Facing a divorce is always stressful, but it can be more so if you were a stay-at-home parent or earned significantly less than your spouse and may have difficulty supporting yourself and your children after the divorce is finalized. It may be nice to have some temporary financial help. These are some things you should know about durational alimony.
Durational Alimony Defined
Alimony is awarded during divorce proceedings. Its purpose is to help lower-income spouses transition into their single life with a little bit of a cushion. Although some alimony is permanent, awarded until death or remarriage, other forms of alimony are temporary.
So, What Is Durational Alimony? This form of alimony is short-term alimony. When the judge awards this form of support, an end date is also established. The support will end on this date.
Short-term alimony’s time frame is determined by how long you were married. For example, your alimony period will be much shorter if your marriage lasted less than seven years than if it lasted seventeen or more years.
The amount of alimony will be determined by a number of factors, including your spouse’s ability to pay and the number of minor children. Your current standard of living, age and health are also taken into consideration. Your contribution to your marriage, such as homemaking, education and caring for the children, as well as your education level and ability to earn a good living, will also be considered.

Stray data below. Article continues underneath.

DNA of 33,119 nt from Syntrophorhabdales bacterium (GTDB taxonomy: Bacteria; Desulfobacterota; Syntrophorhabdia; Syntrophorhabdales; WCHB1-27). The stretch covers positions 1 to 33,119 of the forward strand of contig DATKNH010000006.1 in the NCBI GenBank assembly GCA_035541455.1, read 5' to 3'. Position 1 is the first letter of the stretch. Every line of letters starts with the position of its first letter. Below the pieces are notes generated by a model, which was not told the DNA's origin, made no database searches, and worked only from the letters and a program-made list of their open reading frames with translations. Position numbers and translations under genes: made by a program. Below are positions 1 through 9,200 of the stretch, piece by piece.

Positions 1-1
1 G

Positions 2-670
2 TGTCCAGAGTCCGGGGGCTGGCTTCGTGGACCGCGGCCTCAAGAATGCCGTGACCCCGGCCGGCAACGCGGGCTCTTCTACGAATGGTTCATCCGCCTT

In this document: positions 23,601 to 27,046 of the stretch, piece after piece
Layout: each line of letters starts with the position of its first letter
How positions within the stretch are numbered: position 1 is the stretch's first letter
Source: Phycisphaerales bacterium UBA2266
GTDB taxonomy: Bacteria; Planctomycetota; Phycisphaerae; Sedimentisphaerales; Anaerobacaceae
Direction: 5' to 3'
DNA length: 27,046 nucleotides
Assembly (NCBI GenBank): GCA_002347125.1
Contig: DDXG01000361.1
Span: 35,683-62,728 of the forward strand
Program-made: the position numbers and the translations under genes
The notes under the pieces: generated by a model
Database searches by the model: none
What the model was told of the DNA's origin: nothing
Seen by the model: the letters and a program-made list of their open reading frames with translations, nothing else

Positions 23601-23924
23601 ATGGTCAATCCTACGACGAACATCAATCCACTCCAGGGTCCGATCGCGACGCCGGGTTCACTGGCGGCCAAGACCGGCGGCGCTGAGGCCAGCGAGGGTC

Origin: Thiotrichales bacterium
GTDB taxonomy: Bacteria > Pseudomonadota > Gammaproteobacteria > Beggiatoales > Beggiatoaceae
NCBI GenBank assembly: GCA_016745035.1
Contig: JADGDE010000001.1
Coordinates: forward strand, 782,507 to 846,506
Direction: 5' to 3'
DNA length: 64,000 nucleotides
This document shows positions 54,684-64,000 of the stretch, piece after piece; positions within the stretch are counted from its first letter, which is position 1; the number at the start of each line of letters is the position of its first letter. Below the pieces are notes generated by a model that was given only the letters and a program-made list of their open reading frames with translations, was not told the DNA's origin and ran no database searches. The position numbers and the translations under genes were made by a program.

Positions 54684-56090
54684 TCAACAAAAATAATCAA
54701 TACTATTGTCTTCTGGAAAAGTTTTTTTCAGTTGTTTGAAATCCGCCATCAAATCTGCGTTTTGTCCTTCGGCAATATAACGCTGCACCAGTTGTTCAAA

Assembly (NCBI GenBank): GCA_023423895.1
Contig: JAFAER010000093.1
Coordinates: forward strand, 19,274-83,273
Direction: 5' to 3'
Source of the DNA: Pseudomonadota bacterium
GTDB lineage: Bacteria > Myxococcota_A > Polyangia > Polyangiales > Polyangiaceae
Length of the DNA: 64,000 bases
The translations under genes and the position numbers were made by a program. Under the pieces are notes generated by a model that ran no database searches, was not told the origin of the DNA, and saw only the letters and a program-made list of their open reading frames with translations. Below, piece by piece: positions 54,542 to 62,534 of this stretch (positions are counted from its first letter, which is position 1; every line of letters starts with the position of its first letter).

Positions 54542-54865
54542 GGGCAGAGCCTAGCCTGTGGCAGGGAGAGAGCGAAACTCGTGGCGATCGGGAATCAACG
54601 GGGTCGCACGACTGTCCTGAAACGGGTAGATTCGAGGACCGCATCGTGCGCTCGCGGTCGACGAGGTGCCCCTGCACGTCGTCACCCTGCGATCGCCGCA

Modifications and Termination
Because the purpose of durational alimony is to temporarily help the spouse with lower or no wages, if your economic situation changes, the alimony amount you receive can be modified, or it can be terminated. For example, if you get a job where you earn enough to give yourself and your children the lifestyle you are used to or if you get remarried, a modification or termination may occur. In addition, if your former spouse dies, your alimony will immediately be stopped. You may also request an extension if your circumstances have not changed.
If you are thinking about or are terminating your marriage, discuss durational alimony with your attorney.